Russia may become the owner of two empty gas pipelines in the Black Sea

By | September 5, 2020
Russia may become the owner of two empty gas pipelines in the Black Sea

Today, Turkey is one of the most problematic destinations for Russian gas exports. Until recently, Ankara was the second-largest buyer after Berlin, now Gazprom has abruptly surrendered its positions, giving way to other suppliers. In the next six years, the terms of the contracts for Turkish Stream and Blue Stream will expire, but will new ones be signed and already on what terms?

Turkey became the second-largest export market for Russian gas in 2007, and in 2013 Alexei Miller boasted that it could be number one at all. At that time, Ankara was critically dependent on gas imports, and Gazprom accounted for a very impressive 60%. The Blue Stream gas pipeline was already operational, and after the crisis in Ukraine in 2014 and the “sabotage” by Bulgaria, bypassing the two countries began to pull two strands of the “Turkish Stream”, which cost the budget 7 billion dollars. But then everything went wrong, as planned by the management of the state corporation.

First, the incident with the downed Russian Su-24 bomber played a negative role. Ankara got rid of the “tomatoes” but made far-reaching conclusions. Additional gas supplies from Azerbaijan have been established, and pipeline gas is also coming from Iran.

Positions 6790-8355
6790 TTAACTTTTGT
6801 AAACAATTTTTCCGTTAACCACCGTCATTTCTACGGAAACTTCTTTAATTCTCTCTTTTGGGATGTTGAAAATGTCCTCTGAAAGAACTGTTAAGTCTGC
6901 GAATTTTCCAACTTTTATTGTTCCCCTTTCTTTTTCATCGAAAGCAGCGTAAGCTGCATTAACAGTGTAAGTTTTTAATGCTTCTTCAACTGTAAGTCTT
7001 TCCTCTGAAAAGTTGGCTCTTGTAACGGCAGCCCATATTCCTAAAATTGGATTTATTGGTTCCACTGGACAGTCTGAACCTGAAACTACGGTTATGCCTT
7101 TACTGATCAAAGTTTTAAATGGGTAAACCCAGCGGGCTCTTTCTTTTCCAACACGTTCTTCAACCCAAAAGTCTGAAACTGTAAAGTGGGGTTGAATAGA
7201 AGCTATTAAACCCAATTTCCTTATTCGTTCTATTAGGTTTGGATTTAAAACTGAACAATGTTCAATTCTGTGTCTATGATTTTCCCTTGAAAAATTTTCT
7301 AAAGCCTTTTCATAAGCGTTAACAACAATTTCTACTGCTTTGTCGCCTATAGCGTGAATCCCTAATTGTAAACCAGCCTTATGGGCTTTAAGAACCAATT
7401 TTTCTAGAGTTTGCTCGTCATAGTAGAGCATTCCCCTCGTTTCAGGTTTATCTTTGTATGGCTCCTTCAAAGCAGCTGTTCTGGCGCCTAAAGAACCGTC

Secondly, Turkey has accelerated the commissioning of two floating LNG terminals (FSRU) with a capacity of 20 million cubic meters per day in the provinces of Izmir and Hatay. This played an important role when global LNG prices plummeted. For comparison, in the first quarter of 2020 Gazprom’s production cost the Turks $257 per 1,000 cubic meters, LNG – 98.2 dollars for the same volume. The Turks are already capable of receiving up to 24 billion cubic meters per year in the form of LNG and intend to build new terminals.

Finally, buying Russian gas in the previous volumes for currency for Ankara became very unprofitable because of the devaluation of the Turkish lira by 30%. The contract for deliveries on Turkish Stream expires next year, and in 2026 the contract for Blue Stream expires. Considering that President Erdogan recently reported on the discovery of his own gas fields, estimated at 320 billion cubic meters, Gazprom’s prospects are ach. In the most negative scenario, Russia can become the owner of two empty pipelines running along the bottom of the Black Sea.

However, there are slightly more optimistic estimates. Economists point out that the abnormally low price of LNG cannot be kept indefinitely. For example, LNG production is largely a by-product of shale oil development for the country. When its quotations fell due to a six-week “oil war” between Russia and Saudi Arabia, Riyadh was forced to throw its surplus into the world market, which sharply collapsed the price of LNG. Those who invested in the construction of reception terminals in time, on this have risen well. But now the situation is gradually changing: the market is steadily digesting excess gas, on the nose of the winter heating season, so the price of LNG is noticeably upwards.

Most likely, Ankara will not completely refuse to import Russian gas. It will continue to diversify supplies through the construction of LNG terminals and the development of its own fields. This will be a serious bargaining chip in negotiations with Gazprom, which will have to make very serious concessions on the price. In the end, the domestic monopolist will lose most of the market, but it will be allowed to remain as a reserve supplier with two pipelines for Turkey.

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